“White Vases”, John Swain. Discussed by Elynn Alexander for Full Of Crow Press.
Poets navigate with labels. It is just a part of the deal as people try to make sense of their associations and perhaps figure out their own sub-sects. What we find, however, is that poets surprise us and like all artists, poets evolve. We have to challenge ourselves to suspend the need to define one another because when we do, we stay open to a fuller catalog.
To put Swain’s work into a box (nature) is to minimize what he is doing, what poets do, and doesn’t speak to the question of WHY he brings up nature or birds or anything else. It ignores the scope of what he accomplishes, and constitutes a cherry picking of themes that is a common practice with poetry and poetic criticism, this pursuit of labels and categorization. It keeps the reader in periphery, and ultimately leads them away from “White Vases”.
As a reader of John’s work for years now, I would like to encourage people that read his work to resist the temptation to typecast him and to force associations. I hope that I can at least make the case for the rewards of digging deeper, as there are few poets on my radar that bring me to the point of study the way he does. The beauty of his writing makes me want to sit with his poems; their resonance makes me want to understand why they touch me. Their brevity fools me into thinking that they are simple and then I embark on an experience that becomes more layered with each read and with each book I find myself taking what he is willing to share and adding it to the experience of him, and when you have that relationship with a poet’s work it is an appreciation that is difficult to convey.
I may lack the words to convince you, but I won’t stop trying.
Nature: Yes, there is that. He brings a keen eye to the world that he observes and there is no question that he does so with diligence, honoring her disposition and indeed, her subtlety:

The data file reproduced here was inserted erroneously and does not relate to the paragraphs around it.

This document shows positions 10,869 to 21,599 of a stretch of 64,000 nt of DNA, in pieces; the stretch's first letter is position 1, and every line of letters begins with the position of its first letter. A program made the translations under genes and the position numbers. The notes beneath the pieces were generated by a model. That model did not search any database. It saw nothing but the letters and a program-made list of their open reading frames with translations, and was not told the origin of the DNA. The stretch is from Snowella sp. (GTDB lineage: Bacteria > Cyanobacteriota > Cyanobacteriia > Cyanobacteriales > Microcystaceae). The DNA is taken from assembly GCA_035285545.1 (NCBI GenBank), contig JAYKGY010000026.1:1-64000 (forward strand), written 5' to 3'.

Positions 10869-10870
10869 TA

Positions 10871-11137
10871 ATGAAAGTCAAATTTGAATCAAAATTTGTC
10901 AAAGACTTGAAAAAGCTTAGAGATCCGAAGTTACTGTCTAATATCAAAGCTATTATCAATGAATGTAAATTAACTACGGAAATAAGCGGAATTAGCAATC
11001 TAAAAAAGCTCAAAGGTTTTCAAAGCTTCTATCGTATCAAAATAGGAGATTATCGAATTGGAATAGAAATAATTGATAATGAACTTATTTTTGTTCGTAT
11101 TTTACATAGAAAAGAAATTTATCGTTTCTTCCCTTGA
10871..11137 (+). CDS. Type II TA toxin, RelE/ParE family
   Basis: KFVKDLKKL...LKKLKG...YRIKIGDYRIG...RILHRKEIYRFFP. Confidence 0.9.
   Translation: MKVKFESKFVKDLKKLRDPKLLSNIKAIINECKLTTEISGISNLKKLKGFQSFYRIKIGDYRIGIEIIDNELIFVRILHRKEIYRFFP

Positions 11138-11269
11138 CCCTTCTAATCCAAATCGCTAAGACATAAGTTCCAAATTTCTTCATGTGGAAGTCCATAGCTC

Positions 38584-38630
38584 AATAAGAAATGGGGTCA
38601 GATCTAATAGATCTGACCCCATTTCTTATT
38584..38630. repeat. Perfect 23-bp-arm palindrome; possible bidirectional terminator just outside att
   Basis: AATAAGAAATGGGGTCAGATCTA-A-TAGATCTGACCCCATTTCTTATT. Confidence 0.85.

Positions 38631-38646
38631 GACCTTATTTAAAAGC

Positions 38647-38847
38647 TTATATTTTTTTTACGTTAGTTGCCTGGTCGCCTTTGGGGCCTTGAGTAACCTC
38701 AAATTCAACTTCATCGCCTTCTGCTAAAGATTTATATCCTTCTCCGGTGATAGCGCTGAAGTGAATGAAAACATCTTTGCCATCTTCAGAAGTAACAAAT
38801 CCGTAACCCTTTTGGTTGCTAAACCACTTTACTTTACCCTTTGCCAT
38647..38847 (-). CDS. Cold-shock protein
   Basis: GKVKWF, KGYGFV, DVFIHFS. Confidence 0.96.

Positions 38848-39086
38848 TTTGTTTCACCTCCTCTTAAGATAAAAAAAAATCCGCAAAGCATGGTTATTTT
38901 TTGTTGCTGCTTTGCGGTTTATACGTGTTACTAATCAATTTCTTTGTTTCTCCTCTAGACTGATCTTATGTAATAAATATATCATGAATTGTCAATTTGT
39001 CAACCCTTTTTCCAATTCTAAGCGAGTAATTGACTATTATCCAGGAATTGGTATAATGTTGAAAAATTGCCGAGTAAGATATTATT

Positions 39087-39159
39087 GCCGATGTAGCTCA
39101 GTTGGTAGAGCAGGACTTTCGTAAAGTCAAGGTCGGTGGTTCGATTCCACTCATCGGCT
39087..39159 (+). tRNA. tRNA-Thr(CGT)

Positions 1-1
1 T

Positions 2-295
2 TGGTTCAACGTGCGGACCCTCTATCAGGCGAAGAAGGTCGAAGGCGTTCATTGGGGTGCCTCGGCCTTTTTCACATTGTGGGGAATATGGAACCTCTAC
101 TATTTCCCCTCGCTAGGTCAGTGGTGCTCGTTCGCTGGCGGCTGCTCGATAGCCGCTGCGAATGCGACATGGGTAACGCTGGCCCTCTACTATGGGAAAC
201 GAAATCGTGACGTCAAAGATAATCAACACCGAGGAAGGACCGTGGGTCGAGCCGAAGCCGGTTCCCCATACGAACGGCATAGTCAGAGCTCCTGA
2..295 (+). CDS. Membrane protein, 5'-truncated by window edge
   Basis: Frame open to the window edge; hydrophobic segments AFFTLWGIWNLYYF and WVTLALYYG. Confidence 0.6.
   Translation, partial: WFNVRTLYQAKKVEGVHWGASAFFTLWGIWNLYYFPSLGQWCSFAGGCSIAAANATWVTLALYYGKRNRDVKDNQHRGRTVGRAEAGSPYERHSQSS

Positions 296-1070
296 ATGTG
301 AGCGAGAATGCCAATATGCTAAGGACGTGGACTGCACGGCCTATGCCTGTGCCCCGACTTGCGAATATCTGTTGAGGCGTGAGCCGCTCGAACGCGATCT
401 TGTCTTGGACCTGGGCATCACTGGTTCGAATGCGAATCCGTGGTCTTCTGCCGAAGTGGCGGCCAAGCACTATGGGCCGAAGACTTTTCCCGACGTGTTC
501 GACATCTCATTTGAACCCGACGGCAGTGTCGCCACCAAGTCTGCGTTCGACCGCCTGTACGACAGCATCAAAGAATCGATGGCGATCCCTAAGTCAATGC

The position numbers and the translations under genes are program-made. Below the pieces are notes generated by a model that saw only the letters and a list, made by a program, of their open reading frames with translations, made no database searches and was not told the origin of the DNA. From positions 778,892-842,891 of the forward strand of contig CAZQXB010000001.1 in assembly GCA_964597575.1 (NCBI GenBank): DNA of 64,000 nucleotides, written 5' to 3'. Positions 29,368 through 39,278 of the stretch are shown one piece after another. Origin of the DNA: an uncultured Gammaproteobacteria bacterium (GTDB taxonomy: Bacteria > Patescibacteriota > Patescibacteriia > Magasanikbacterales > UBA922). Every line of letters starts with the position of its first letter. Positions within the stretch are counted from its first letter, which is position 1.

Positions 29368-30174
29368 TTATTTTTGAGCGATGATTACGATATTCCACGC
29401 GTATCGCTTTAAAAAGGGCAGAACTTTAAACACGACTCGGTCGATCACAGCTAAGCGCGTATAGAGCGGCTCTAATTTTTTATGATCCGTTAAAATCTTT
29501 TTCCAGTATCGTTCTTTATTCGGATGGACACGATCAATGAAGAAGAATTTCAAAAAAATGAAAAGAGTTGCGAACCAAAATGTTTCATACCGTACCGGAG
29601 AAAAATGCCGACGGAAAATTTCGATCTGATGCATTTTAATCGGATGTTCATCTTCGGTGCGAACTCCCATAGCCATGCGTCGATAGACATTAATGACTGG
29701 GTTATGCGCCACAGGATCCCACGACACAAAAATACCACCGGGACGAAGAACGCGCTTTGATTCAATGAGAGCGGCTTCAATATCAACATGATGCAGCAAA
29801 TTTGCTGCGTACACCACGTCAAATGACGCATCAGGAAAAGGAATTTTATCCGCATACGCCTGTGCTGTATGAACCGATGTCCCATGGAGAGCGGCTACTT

I am with you now to leave
The shapelessness we became
A fish crow calls in the pines
But as Swain pans out from man to his surroundings, he brings the reader back to man in context. Man is not aloof; man is grounded, but bears a distinction that is of his own making, separate in solipsism. As poets like Jeffers (in particular, The Double Axe) sought to reject anthrocentrism, here Swain positions man instead as reaching in humility toward a greater awe that becomes both the basis of the passion instinct , and the alienation that comes from that inability to reconcile the stature of man in the foreground he asserts against such an overwhelming scope.
The sea, therefore, “recedes from white vases’. (“White Vases”) “I whittle hidden symbols” (“The Shutters”) “I fell into the sea / like your wild throne” (“The Color Of Air”) The sea is what is elusive, where man is lost, whose power reminds, whose retreat is inevitable unless you join her.
Man is both present, bewildered, and astride. (“Neither Eating”) Claws, talons, the tools of acute otherness and love- ‘the world like a claw/was too red’ (“Blackberries Ripen”) ‘entangled in talon like a lover’. (“After The Path”)
Swain refers to the path, the sun, and the sea in cycles of returning and subsequent loss, but renders loss without pessimism, but rather as inevitably cyclical, water as defiant of containment. Love is a transcendent ideal not necessarily rooted in immediate circumstances. And yet, love can be a burden that tethers man to forced grounding, or else beset by passions parallel, a force to reckon with biology.
‘Impossible day/ we placed ancestor skulls/ in a limestone cave.’
‘Red silk and perfume/ covered the tomb,/ I knelt into/ our locked arms’